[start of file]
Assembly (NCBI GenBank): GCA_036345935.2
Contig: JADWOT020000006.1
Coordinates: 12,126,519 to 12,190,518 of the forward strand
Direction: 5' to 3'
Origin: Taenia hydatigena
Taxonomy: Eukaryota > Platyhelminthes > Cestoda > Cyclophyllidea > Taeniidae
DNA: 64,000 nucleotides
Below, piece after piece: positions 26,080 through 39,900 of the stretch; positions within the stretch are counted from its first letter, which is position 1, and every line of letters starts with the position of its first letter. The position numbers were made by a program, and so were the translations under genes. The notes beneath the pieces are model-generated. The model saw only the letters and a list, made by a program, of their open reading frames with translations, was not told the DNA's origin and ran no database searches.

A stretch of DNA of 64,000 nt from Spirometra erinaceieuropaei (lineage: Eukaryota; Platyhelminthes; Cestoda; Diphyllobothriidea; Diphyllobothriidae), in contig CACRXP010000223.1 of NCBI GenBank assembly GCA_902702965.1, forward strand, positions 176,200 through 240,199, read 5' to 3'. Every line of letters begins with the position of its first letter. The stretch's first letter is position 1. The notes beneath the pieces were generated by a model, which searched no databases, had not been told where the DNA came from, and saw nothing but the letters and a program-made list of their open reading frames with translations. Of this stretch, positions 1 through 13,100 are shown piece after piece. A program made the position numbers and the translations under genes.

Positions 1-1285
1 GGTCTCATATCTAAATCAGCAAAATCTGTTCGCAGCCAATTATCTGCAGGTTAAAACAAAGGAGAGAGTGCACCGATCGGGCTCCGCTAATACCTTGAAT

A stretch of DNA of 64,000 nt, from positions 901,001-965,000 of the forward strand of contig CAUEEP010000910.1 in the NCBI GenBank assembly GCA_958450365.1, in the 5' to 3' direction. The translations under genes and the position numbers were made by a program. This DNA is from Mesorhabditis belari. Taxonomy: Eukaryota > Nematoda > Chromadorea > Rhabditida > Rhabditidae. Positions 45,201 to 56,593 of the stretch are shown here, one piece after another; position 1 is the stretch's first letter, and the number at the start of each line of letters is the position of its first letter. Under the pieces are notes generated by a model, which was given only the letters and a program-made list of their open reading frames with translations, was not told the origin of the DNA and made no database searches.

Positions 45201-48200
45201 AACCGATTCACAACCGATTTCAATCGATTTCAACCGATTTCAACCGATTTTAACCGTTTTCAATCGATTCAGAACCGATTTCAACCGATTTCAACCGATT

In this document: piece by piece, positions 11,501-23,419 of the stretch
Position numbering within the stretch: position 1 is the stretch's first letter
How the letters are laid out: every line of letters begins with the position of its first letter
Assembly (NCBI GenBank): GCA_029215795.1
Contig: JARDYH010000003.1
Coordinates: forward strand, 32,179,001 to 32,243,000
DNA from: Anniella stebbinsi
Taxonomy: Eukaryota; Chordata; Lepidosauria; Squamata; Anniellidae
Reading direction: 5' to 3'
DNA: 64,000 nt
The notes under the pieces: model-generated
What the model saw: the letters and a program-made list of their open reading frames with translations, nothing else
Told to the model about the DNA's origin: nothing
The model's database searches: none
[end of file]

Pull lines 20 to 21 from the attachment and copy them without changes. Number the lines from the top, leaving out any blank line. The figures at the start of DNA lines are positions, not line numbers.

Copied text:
Coordinates: forward strand, 32,179,001 to 32,243,000
DNA from: Anniella stebbinsi